“A school is more than just SATs results,” he explained. “Saying that, it is our duty to ensure that children get the very best outcomes possible from their primary school.
“The results at St Edmund’s when compared nationally are poor, we must always be careful with relatively small cohorts of children about the conclusions that are drawn from these.
“The outcome was not a surprise to the school or the trust as we work closely in partnership to monitor progress, we are seeing last year’s result as an anomaly and a cumulation of a number of factors to create a perfect storm.
“I am confident that the school does and will continue to serve its community and children well. We are always striving to be better in what we do and continue to look at how we can create a positive learning environment for all our children on matter of ability.”
Martile Sills, acting headteacher at Bedfield CEVC Primary School, said the data may not reflect the true strengths of the school.
‘We are a very small school and this data was based on the results of a small sample group of only eight children,” she said.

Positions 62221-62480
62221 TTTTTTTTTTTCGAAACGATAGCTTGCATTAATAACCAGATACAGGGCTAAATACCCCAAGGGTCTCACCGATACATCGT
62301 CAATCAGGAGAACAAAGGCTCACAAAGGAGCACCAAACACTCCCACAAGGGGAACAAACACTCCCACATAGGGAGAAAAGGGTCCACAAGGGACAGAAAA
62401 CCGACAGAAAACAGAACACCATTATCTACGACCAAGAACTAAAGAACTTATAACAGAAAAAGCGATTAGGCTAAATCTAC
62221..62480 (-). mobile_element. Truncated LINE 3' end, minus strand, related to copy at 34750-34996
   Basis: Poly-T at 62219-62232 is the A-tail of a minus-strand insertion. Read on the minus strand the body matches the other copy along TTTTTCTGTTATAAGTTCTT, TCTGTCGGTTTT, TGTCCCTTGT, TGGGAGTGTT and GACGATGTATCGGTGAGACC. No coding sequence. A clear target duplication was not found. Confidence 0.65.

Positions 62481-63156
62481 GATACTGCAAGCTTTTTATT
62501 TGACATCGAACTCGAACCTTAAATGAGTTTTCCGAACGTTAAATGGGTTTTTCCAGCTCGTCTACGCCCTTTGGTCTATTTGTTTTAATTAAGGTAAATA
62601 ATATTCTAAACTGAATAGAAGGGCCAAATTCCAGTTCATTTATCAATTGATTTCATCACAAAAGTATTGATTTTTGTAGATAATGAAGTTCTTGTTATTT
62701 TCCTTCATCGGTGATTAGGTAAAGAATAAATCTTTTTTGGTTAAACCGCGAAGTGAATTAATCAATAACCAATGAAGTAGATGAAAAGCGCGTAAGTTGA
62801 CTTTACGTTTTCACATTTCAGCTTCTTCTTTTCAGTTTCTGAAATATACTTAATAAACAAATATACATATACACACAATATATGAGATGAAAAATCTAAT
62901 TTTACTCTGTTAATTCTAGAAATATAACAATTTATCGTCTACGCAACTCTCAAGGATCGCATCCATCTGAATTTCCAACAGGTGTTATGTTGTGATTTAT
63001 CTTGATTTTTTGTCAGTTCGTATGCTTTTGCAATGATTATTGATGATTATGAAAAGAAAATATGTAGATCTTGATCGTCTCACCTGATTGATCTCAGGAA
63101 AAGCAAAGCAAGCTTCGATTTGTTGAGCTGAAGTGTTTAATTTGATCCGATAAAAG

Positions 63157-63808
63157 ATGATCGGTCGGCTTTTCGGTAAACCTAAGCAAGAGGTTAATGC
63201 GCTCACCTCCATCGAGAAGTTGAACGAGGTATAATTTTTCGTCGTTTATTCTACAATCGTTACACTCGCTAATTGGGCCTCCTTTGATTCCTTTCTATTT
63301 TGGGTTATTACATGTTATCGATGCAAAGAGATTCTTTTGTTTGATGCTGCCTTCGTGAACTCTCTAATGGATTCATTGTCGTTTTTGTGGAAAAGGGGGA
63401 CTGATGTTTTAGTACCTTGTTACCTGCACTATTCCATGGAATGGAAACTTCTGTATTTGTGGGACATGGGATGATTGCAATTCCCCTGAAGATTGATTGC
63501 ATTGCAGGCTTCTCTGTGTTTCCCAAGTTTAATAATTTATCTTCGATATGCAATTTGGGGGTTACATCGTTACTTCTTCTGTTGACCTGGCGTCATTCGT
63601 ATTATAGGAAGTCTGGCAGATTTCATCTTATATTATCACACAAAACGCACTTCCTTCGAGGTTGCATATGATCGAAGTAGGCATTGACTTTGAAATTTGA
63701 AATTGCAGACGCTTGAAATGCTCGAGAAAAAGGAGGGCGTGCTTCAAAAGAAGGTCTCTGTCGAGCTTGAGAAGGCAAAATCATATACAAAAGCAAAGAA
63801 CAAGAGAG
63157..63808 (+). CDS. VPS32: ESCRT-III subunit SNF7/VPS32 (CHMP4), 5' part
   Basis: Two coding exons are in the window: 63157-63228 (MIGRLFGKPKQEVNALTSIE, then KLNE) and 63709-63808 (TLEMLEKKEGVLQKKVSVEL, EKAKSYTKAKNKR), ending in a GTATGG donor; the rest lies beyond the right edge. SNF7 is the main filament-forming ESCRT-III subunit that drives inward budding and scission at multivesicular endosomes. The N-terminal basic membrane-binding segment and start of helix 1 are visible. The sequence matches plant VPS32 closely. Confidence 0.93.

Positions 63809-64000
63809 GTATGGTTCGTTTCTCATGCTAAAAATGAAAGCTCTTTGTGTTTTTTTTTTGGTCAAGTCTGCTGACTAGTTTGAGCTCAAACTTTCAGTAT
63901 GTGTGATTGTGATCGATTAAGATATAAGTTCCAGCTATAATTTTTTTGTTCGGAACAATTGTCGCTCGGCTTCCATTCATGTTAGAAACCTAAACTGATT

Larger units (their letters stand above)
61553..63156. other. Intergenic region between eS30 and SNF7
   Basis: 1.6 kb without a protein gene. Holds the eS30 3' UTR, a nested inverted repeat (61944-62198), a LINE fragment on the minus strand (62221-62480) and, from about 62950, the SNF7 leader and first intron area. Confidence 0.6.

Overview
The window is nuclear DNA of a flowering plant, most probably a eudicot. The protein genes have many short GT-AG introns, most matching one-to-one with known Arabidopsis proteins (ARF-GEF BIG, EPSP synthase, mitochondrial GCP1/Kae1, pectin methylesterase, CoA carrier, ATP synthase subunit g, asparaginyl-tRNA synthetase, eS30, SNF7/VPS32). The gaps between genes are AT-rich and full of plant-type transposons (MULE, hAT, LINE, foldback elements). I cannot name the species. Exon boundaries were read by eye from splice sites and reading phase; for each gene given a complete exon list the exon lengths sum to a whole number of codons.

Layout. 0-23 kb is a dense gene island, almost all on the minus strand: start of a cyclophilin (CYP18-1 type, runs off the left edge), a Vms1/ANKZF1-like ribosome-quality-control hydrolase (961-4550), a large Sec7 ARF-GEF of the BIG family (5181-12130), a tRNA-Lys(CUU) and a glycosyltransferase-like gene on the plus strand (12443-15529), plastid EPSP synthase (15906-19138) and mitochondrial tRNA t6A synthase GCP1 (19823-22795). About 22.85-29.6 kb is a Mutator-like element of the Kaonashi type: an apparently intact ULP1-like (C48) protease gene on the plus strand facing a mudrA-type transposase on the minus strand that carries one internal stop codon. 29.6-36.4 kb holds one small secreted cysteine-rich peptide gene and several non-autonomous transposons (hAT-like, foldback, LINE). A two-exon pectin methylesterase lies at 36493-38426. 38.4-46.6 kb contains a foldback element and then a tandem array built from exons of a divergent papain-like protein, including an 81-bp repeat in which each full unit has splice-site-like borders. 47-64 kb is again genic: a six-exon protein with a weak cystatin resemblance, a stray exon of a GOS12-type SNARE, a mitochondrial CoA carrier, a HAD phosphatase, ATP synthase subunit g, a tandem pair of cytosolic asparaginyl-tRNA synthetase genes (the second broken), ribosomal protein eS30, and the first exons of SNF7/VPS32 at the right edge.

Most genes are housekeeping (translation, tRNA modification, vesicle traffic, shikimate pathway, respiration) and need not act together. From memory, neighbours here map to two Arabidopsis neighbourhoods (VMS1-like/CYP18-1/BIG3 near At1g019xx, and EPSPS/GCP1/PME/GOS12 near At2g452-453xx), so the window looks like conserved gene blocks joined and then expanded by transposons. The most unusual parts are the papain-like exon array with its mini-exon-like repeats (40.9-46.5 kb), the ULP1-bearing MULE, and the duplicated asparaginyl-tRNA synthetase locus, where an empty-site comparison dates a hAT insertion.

“Although the calculated progress scores this year are lower than we would like them to be, in terms of attainment 63% of our pupils achieved at least the expected level across reading, writing and maths, which places us above the average for attainment in Suffolk, and close to national average.
“We have a dedicated team who are constantly working to achieve the best outcomes for our pupils. We have been very pleased with our success in the wider curriculum this year, particularly in sports and art.”
What does the Government have to say?
A spokeswoman for the Department for Education said: “We want all children in Suffolk to get a high quality education, and it’s great to see that just under four out of five schools in the region are good or outstanding.
“However, we monitor school performance very closely and where schools are not delivering a sufficient education we will not hesitate to intervene.”